Posted by Bruce Kahl on January 17, 2003
In Reply to: Winning Hands Down posted by A Ruben on January 17, 2003
: It occured to me that the phrase "winning hands down" was a biblical reference in Exodus... When the Hebrews were in battle, Moses kept his arms up... and when he put his arms down, the Hebrews began to lose... Therefore winning with hands down means an easy win..
: Al Ruben
: Evanston, Illinois
From the Word Detective:
"Hands down" means, of course, "easily" or "with little or no effort," and it's most often heard in the context of someone or something "winning hands down." Surveys of consumer products in which one product clearly outclasses the others almost invariably announce that "The Gizmo 2000 won hands down" or the like, often coupled with the phrase "no contest."
When I first considered "hands down," I wondered if this phrase might have come from card playing, perhaps in reference to losing players being so discouraged by the winning player's overwhelmingly superior "hand" that they cast theirs down on the table in disgust. Or perhaps, I thought, "hands down" originally referred to one party in a fistfight or boxing match dropping his hands from fighting posture as a signal of surrender.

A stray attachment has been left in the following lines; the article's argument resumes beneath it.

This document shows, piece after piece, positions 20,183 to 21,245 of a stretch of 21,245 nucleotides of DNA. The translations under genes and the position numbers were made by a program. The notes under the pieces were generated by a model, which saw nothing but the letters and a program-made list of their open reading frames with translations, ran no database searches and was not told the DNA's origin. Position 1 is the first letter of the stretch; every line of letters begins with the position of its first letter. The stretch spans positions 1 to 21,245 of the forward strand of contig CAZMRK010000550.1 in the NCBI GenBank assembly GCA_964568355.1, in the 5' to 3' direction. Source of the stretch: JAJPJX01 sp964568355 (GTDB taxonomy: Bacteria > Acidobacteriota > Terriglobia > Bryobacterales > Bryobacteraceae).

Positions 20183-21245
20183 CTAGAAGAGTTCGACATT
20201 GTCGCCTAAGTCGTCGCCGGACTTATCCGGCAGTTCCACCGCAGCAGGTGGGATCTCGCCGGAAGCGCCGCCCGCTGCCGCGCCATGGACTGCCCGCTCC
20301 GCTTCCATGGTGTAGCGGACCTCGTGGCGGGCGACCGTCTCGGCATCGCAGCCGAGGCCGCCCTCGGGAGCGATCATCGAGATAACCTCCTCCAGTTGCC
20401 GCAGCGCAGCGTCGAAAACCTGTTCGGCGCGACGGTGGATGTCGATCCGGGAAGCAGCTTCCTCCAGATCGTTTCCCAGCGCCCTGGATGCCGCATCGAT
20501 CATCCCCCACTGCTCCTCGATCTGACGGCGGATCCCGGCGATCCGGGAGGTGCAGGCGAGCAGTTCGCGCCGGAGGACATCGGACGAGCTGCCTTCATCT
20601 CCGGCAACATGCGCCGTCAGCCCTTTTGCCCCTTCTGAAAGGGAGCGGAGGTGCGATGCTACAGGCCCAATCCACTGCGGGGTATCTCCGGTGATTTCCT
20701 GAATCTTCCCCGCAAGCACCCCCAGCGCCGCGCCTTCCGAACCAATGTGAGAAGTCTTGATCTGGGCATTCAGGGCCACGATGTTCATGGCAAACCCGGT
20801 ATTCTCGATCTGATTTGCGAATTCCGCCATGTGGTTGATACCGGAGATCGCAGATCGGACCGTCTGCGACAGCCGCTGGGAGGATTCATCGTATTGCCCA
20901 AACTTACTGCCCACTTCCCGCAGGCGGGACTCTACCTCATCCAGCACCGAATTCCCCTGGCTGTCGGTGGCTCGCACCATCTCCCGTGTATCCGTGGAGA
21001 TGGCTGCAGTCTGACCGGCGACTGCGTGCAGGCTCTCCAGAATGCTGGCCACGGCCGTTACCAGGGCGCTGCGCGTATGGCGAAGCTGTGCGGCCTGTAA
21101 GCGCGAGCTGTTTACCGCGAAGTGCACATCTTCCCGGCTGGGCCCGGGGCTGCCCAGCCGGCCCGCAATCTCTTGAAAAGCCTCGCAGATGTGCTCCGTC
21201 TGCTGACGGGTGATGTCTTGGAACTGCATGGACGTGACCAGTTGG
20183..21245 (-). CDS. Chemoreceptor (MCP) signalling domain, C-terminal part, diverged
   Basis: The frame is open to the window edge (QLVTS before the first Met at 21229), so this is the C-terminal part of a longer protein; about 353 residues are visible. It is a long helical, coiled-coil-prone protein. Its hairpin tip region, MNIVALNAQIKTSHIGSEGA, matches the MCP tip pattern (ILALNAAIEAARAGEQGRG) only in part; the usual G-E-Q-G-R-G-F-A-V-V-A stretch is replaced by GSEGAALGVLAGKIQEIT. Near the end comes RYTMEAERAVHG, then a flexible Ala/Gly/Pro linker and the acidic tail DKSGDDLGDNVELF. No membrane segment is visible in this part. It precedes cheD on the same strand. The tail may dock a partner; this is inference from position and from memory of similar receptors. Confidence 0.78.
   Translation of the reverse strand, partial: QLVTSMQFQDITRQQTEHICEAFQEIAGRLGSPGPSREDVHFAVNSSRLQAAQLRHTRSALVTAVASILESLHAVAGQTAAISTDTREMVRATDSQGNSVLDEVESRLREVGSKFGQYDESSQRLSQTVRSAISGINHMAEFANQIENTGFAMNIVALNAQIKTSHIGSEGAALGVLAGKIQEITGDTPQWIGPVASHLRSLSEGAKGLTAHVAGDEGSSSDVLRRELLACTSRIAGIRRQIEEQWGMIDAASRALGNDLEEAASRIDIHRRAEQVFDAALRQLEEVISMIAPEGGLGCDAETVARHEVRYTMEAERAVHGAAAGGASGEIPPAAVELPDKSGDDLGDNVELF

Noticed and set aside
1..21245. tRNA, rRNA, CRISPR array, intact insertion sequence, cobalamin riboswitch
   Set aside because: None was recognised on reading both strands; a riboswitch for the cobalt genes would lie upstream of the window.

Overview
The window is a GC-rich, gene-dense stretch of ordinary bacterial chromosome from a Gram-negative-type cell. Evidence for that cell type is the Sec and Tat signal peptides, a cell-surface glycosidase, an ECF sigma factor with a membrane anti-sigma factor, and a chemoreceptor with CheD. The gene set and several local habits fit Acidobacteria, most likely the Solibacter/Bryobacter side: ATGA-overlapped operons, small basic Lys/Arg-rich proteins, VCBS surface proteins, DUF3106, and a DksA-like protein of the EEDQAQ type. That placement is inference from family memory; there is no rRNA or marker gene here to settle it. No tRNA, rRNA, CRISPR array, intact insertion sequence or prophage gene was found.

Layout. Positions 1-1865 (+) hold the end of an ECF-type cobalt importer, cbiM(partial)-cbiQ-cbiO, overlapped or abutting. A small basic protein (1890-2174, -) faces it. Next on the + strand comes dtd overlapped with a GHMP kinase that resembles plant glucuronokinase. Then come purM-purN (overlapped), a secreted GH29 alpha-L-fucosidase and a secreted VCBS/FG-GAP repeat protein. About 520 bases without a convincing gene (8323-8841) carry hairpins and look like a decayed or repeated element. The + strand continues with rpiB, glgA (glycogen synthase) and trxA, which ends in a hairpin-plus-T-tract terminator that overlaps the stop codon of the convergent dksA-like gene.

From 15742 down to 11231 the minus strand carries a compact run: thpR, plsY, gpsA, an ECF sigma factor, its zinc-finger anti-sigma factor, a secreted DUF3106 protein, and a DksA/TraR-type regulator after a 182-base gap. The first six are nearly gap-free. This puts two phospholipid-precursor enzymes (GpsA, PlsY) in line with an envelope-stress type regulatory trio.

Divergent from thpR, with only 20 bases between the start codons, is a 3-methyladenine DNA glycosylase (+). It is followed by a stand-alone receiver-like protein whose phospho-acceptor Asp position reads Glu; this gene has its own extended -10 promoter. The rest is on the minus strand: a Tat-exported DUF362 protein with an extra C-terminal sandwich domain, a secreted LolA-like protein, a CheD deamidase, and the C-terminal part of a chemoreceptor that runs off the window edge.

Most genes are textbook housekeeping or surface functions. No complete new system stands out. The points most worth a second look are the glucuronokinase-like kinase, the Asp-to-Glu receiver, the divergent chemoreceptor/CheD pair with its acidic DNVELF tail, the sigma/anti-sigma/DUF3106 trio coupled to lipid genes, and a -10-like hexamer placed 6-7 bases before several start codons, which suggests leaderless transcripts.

Proud as I am of those theories, however, I was happy to find the real answer in the Oxford English Dictionary. "Hands down," it seems, dates back to the mid-19th century and harks, not from card-playing or schoolyard fisticuffs, but from the genteel world of horseracing. A jockey nearing the finish line well ahead of the competition, with victory certain, would often relax his posture and drop his hands, relaxing his hold on the reins, as his steed galloped the final few yards. To win a race "hands down," therefore, was to win it easily, without any serious competition, and by the late 19th century the phrase was being used in non-racing contexts to mean "with no trouble at all."